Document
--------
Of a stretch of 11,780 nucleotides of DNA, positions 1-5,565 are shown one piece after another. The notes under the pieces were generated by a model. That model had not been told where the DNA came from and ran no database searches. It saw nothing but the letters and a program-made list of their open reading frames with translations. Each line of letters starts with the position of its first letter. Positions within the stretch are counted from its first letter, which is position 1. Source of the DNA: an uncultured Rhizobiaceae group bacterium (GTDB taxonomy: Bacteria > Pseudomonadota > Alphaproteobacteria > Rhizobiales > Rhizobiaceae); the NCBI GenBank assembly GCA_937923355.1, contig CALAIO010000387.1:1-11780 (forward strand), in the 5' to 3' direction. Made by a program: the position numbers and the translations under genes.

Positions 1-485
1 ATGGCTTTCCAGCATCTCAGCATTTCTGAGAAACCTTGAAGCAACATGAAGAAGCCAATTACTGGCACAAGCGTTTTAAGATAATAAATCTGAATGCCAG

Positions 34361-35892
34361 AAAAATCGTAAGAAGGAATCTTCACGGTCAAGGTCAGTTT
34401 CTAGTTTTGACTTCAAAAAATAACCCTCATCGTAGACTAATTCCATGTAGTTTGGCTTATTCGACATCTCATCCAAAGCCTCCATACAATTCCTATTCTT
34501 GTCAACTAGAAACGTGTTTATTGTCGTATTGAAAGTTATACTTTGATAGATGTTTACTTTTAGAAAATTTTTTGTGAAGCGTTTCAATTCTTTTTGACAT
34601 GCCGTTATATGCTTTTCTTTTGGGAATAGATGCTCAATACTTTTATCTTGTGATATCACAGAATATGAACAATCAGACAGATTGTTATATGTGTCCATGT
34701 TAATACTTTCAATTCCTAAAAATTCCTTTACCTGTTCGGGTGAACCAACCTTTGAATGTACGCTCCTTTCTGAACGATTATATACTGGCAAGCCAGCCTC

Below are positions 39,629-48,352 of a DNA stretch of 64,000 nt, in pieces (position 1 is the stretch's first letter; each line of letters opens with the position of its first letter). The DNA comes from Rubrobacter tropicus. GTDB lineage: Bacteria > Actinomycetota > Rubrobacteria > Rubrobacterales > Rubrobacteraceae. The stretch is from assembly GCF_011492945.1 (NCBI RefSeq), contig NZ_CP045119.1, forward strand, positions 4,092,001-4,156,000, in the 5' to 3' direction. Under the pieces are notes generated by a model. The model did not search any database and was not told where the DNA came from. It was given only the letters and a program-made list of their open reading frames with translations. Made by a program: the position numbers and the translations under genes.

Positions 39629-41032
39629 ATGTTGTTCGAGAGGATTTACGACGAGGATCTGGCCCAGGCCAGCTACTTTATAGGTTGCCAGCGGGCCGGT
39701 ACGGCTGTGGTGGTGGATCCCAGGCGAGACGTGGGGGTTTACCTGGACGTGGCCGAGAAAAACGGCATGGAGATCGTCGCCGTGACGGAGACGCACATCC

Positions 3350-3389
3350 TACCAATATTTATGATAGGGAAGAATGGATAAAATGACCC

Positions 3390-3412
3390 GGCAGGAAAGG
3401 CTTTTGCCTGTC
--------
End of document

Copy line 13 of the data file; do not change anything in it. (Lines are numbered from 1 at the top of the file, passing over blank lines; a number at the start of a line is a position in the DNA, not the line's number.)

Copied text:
39701 ACGGCTGTGGTGGTGGATCCCAGGCGAGACGTGGGGGTTTACCTGGACGTGGCCGAGAAAAACGGCATGGAGATCGTCGCCGTGACGGAGACGCACATCC